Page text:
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Below are typical terms that are used while conducting a research cruise.  


Aft: towards the stern or back of the boat

Benthic: term for organisms living on the sea floor

Bow: the front, pointed end of the boat

Captain: the individual who oversees all ship operations and is responsible for the ship and crew safety
Chief Scientist: lead scientist or Principal Investigator, the individual responsible for relaying science needs to MPC and captain
Fore: towards the bow of the boat

Invertebrates: all animals that do not possess a backbone, invertebrates make up 95% of all known animal species

Larvae: the juvenile forms of animals, there may be several larval stages before reaching the adult form, some larvae look completely different from the adult form that they will eventually become

Mates: ship's crew responsible for "driving" the boat, typically there are 2-3 mates on a ship
MOCNESS: Multiple Opening/Closing Net and Environmental Sensing System, a large piece of equipment used to sample different depths of the ocean very accurately for plankton (see below)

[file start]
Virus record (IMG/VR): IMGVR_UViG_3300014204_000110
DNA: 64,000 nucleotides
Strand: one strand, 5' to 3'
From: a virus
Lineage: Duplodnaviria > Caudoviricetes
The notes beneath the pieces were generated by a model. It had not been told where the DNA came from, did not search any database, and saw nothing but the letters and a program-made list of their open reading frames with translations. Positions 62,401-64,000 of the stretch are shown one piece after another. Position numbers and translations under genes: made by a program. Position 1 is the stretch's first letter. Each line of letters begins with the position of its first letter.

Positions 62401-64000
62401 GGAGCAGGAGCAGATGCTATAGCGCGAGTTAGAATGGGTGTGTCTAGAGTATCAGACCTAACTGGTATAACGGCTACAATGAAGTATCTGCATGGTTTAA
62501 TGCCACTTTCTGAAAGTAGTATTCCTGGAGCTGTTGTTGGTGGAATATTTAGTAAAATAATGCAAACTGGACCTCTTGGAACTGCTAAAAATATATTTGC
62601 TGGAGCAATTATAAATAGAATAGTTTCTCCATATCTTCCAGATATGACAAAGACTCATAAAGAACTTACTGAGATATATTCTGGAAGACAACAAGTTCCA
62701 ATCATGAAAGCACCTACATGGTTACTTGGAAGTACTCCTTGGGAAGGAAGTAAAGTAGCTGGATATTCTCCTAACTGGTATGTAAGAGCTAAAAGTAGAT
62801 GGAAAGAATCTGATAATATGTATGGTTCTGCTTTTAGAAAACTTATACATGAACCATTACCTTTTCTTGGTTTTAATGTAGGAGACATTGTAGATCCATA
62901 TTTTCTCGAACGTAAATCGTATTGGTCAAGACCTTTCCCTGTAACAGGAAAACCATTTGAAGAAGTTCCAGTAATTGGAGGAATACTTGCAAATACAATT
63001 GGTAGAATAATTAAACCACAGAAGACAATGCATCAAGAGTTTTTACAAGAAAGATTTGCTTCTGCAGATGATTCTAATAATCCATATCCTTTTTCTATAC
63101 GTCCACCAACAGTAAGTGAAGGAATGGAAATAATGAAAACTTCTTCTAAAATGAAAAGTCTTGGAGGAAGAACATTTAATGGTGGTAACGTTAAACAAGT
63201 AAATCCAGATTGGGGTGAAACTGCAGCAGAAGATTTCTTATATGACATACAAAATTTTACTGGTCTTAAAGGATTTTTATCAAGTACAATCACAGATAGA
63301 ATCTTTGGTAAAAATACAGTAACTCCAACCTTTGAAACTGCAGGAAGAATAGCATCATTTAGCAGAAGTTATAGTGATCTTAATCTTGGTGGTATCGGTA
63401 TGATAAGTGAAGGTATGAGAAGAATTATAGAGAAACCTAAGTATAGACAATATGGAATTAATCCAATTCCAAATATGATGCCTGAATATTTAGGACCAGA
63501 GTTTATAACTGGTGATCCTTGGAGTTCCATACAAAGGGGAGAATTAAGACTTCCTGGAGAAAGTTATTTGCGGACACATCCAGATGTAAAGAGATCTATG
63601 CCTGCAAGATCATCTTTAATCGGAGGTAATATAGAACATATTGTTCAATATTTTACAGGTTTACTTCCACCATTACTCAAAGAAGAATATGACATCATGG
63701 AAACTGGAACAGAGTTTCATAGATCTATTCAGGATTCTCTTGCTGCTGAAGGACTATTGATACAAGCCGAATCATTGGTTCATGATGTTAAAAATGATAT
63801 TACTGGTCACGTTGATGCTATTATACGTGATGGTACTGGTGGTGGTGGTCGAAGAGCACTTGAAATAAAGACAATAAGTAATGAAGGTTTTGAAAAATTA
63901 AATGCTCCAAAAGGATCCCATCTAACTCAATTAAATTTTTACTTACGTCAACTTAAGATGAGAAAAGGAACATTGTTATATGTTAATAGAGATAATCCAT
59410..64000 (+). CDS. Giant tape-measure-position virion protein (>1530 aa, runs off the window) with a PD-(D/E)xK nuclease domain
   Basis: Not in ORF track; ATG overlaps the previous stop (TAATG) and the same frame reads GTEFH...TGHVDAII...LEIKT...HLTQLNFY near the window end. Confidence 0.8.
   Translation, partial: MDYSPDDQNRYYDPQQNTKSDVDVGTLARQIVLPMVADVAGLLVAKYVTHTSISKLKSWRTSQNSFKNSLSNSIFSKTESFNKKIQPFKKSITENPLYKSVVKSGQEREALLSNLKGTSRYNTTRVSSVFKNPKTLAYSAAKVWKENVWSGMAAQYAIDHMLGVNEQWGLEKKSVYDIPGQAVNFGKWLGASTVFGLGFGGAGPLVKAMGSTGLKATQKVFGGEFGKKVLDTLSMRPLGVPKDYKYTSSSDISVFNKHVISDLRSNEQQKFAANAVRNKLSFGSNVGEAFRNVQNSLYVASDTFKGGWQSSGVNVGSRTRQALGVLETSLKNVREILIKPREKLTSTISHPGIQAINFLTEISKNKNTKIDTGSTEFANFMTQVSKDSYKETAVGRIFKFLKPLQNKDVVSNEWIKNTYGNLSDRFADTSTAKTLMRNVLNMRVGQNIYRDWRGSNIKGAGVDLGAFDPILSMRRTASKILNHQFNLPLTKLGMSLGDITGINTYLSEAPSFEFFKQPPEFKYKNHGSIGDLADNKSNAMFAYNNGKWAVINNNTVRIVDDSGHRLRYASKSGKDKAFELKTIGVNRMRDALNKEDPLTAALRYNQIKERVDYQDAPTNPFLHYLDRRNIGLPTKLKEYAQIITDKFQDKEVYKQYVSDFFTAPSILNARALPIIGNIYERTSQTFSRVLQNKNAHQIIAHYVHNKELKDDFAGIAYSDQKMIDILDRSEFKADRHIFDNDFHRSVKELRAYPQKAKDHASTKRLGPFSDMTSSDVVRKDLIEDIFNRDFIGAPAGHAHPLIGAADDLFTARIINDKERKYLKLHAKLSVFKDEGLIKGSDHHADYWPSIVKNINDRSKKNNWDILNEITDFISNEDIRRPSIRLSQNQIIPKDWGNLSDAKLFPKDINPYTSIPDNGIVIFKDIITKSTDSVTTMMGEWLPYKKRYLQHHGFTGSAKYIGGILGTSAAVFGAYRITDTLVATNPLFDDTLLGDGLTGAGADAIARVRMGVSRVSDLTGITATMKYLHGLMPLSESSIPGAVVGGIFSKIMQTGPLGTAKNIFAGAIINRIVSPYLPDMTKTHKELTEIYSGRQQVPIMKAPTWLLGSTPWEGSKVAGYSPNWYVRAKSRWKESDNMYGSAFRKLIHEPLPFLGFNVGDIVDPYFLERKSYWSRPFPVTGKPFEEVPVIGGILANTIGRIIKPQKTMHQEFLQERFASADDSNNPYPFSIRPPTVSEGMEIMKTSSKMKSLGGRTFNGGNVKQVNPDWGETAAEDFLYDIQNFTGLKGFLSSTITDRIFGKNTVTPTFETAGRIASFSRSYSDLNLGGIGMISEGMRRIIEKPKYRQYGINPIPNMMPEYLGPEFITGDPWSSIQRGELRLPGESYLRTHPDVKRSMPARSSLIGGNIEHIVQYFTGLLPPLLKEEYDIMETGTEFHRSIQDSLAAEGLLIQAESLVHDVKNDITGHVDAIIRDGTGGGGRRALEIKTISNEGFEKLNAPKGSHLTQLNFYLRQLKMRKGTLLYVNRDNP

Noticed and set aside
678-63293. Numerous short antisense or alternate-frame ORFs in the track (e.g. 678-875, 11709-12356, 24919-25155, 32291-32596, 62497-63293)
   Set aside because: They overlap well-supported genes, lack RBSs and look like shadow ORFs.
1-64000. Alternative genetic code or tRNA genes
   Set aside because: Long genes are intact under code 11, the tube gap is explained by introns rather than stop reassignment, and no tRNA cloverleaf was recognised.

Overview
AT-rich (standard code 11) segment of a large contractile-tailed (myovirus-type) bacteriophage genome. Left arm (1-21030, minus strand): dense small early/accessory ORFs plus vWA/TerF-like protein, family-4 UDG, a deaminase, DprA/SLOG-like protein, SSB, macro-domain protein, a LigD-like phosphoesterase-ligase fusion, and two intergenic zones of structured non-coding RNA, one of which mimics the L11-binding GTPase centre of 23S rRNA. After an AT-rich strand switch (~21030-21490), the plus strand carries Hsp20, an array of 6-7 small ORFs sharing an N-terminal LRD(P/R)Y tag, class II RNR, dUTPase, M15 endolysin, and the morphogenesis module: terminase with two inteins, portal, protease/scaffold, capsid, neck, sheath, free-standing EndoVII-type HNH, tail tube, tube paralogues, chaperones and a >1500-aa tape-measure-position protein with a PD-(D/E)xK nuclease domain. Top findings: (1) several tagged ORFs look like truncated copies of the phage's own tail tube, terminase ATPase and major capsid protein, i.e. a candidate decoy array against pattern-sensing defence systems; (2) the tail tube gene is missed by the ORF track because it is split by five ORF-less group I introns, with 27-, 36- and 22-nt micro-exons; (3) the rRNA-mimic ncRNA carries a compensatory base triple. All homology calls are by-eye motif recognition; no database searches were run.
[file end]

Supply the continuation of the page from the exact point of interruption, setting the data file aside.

NSF: National Science Foundation, the primary U.S. government agency that sponsors non-medical research including all types of basic scientific research

Pelagic: term for organisms inhabiting the water column

PI: Principal Investigator, a scientist who leads a research effort
Plankton: animals that live in the water column and usually are moved around by tides, wind and currents, animal plankton includes jellyfish, worms, crustaceans, molluscs as well as eggs and larvae of many species
Port: the left side of the boat when facing forward
Starboard: the right side of the boat when facing forward
Stern: the back end of the boat
Symbiosis: term to describe the close and often long-term relationship between two (or more) different biological species. These relationships can range from beneficial to all members (a mutualism) to where one benefits at a cost to the other (a parasitism).